Keyless Car Theft in the UK

12/12/2018

Recent studies show keyless car thefts are on the rise across England and Wales. The Driver and Vehicle Licensing Agency (DVLA) reported the total number of cars reported stolen in 2017 came to 43,308, which is 9,000 more than in 2016 and 13,000 more than 2015. This staging number of cars stolen reached has reached its highest level in six years!

Thieves are targeting keyless cars; popular marques include BMW, Ford, Audi, Jaguar / Land Rover, Ford, Volkswagen, and Audi – manufactures that heavily use this technology throughout their range of new and upcoming models.

Keyless unlocking or also known in the automotive industry as 'keyless entry' is a consumer convenience. How does it work? As long as your car's key-fob is on your persons whether in your bag, briefcase, jacket pocket your car senses the fob is with range and thus allowing you to open the driver's door; saves having to physically press the 'unlock' button.

There is a vulnerability surrounding cars that feature keyless entry, high-tech thieves are now using a sly and silent technique allowing them to access the vehicle and drive away. Thieves are using a method called 'Relay Theft', meaning they don't even need the original key-fob to access and then start the vehicle.

So how does a 'Relay Attack' work?
Car thieves operate in pairs. One will stand next to the targeted vehicle, while the other stands near the house with a device that can pick up the electromagnetic signals from the key-fob. Your key-fob could be left on a table or hook; they don't even need to break into your house. The equipment used captures and stores the signal, and some devices can pick up a signal from over 100 meters away.        

The signal is then relayed back to the transmitter held by the thief who is stood next to the vehicle. This causes the car to think the key-fob is within close proximity and promoting it to unlock. Keyless entry cars also have keyless ignition, and with thanks to this technology thieves can fire up the engine and drive-off. Once they have access to your vehicle and in their possession, they can quickly replace locks and entry devices.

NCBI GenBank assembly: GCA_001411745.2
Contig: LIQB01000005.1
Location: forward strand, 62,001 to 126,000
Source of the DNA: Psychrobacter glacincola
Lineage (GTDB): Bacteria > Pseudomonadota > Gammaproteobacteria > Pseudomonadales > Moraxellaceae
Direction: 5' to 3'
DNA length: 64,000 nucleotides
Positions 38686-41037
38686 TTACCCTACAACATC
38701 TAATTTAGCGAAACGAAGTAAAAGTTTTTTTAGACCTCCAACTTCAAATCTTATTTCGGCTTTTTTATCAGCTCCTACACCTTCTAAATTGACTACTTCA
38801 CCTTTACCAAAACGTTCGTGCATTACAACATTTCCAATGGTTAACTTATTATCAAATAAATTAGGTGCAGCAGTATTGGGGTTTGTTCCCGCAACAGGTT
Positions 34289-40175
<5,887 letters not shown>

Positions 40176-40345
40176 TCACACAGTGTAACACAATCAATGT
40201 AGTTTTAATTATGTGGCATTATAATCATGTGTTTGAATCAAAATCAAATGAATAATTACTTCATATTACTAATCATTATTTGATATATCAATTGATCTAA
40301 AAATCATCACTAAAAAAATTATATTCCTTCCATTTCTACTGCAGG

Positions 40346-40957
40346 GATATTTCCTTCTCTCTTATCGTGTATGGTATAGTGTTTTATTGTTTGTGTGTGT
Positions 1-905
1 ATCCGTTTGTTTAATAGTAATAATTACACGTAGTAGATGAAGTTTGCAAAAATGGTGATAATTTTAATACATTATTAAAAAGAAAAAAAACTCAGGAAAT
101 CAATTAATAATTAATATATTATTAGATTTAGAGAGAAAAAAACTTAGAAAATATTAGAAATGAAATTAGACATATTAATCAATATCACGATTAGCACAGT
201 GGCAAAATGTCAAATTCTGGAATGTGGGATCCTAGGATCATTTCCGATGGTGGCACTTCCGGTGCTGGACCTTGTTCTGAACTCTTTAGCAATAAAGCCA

It's not just cars; most new vans on the market today are beginning to feature keyless entry and keyless ignition.    

How can I prevent the risk of having my car / van  stolen?
Leisure Outlet welcomes a new product from Maypole LTD. Introducing the Maypole Car Key Signal Blocker - MP9046 sold as a pair this is the perfect protection for car keys and electronic key-fobs against radio frequency and relay theft. Place your key-fob inside the pouch and once sealed the signals are confined within the pouch, blocking Wi-Fi, GSM, LTE, NFC, and RF signals, preventing thieves from scanning your key-fob.

Consider using a Steering Wheel Lock!
Keyless cars electronically lock the steering wheel when either turning off the ignition or when you walk away from the vehicle. However, this system is flawed should someone have made a clone of your key-fob, as when the thieves start the ignition the inbuilt electronic steering wheel lock will disengage. By using a Steering Wheel Lock when parking up, you will deter thieves away within the first few seconds! Steering Wheel Locks are highly-visible, brightly coloured and will require a physical key to remove the clamp. Steering Wheel Locks available at Leisure OutletCLICK HERE.

One we like!
MP9045 - Maypole Universal Dashboard Steering Wheel Lock
- Introducing from Maypole the highly visible theft deterrent for your vehicle when left parked, whether at home, at the campsite, supermarket or when left in the local NCP. This Universal Dashboard Steering Wheel Lock prevents steering wheel rotation!

Steering Wheel Locks can be stored under your seat and are a great alternative to using Wheel Clamps!

Can't find what you are looking for? Don't hesitate to speak to us on Live Chat on our website or call us on 0115 784 5942.

Video: Keyless Car Thieves in Action
Released footage of criminals stealing a car by relaying a signal from the key inside the home to the car in the driveway, (West Midlands Police, UK)